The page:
How to Help an Outdoor Cat Come Indoors

June 8, 2012

By Julia Williams

Until about six years ago, I had indoor/outdoor cats. As their guardian, I made this choice for them knowing there were risks involved. At the time, I weighed the pros and cons of indoor versus outdoor, and also took into consideration that my country property was as safe as any outdoor place could be. Various reasons led me to rethink my decision and begin the arduous task of trying to convince my outdoor-loving kitties that being indoors wasn’t so bad.

It’s been a challenge, and while there have been no converts per say, Rocky and Annabelle seem okay with indoor living. I still let them go outdoors some, usually when I’m in my garden or playing with them. Since they were outside at will for their first three years, I won’t deny them these moments in the sun they clearly love. But when I tell them no, they don’t appear to mind.

Mickey is a completely different story. During the harsh winter, he seems resigned to being indoors, but come spring he is desperate to be outside. He cries nonstop, paces, jumps on me, scolds me loudly, and tries to escape at every opportunity. Only someone with a heart of stone could ignore his distress and keep him indoors. I want him to be safe, but what’s the point if he’s completely miserable?

Making the Switch

There are things you can do to help an outdoor cat come indoors, which I’ll share with you here. Rocky and Belle are proof that some cats adjust and are happy indoors. However, if you have a cat like Mickey, be aware that they may never take to indoor life no matter what. An article I read said cats like Mickey would eventually give up demanding to go out if you ignored their pleas, but I disagree. I don’t believe Mickey would ever be okay being an indoor only cat. First, he’s 13 and was allowed out for 7 years. Secondly, I think it’s his nature. I’ve become convinced that some cats just have more ‘wild’ in them.

If you want to bring your outdoor cat indoors, a gradual transition is the best approach. The key is to increase their indoor time little by little so they can get used to the idea. If you live in a cold climate, the best time to start is early fall. When winter comes, your cat is less likely to clamor to be outdoors, and you may even be able to keep them inside 24/7 without a fuss. When spring rolls around, some cats may be so acclimated to indoor life they’ve forgotten all about the great outdoors. As I said, much depends upon an individual cat’s nature and how long they were previously allowed outdoors.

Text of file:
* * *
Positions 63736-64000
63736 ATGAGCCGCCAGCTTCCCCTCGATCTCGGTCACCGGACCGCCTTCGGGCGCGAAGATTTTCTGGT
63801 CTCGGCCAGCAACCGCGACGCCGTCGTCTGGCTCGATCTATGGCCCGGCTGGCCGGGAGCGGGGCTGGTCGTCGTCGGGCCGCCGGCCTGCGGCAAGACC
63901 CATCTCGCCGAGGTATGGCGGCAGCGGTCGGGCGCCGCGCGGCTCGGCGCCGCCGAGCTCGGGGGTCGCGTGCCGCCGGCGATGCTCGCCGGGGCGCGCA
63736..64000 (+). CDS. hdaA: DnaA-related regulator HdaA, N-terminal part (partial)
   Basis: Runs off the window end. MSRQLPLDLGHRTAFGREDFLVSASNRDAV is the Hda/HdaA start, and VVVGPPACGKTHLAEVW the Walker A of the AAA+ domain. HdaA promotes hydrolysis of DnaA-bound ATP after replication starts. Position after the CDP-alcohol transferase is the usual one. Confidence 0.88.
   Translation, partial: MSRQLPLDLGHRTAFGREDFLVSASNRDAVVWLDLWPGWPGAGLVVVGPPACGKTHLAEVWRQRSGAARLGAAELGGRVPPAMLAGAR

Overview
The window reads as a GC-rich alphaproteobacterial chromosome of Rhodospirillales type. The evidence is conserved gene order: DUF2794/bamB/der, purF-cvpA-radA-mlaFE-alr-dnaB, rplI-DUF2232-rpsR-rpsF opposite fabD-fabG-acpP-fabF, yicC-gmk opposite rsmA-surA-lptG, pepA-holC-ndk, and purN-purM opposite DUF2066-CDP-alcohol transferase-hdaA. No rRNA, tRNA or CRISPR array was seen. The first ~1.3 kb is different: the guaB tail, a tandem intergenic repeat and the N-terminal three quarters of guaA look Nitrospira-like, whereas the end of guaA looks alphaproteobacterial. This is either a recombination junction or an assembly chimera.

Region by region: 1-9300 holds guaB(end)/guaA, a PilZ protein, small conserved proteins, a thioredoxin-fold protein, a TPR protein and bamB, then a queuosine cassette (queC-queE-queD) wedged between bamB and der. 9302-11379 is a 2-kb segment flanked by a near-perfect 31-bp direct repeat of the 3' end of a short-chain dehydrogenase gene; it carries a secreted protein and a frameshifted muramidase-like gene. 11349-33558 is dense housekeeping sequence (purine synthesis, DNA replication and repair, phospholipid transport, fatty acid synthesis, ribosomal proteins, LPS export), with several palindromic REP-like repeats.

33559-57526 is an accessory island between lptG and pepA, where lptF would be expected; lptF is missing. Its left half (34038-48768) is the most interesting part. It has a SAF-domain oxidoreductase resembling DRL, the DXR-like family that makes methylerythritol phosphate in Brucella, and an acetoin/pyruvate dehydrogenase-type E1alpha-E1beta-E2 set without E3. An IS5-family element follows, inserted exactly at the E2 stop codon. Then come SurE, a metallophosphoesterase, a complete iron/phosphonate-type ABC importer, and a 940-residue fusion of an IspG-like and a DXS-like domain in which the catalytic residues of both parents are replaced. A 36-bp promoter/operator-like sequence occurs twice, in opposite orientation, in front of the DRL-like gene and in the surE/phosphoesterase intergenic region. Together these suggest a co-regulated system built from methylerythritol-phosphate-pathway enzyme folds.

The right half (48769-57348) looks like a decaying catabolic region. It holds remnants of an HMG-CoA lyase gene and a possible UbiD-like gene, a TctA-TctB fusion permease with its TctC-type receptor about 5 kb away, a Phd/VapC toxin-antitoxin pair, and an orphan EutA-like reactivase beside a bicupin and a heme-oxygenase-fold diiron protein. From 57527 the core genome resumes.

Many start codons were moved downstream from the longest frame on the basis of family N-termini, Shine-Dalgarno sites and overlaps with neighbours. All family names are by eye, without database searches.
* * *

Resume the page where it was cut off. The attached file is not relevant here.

Enriching Their Environment

If you want your indoor cat to be happy, environmental enrichment is essential. Beyond the basics of cat food, water and a comfy place to sleep, an indoor kitty needs mental and physical stimulation. An assortment of cat toys will give them something to do, provide some exercise, and stimulate their natural hunting instinct. You need both toys they can play with alone, and interactive toys for playtime with you. Just remember that cats definitely have preferences; e.g., some love chasing balls while others are bored silly by them. Take the time to discover which types of toys appeal to your cat. It’s also good to not have all the toys out at once – not because it makes your home look like you cater to your cat (which of course you do!), but because rotating the toys keeps them more interesting to your cat.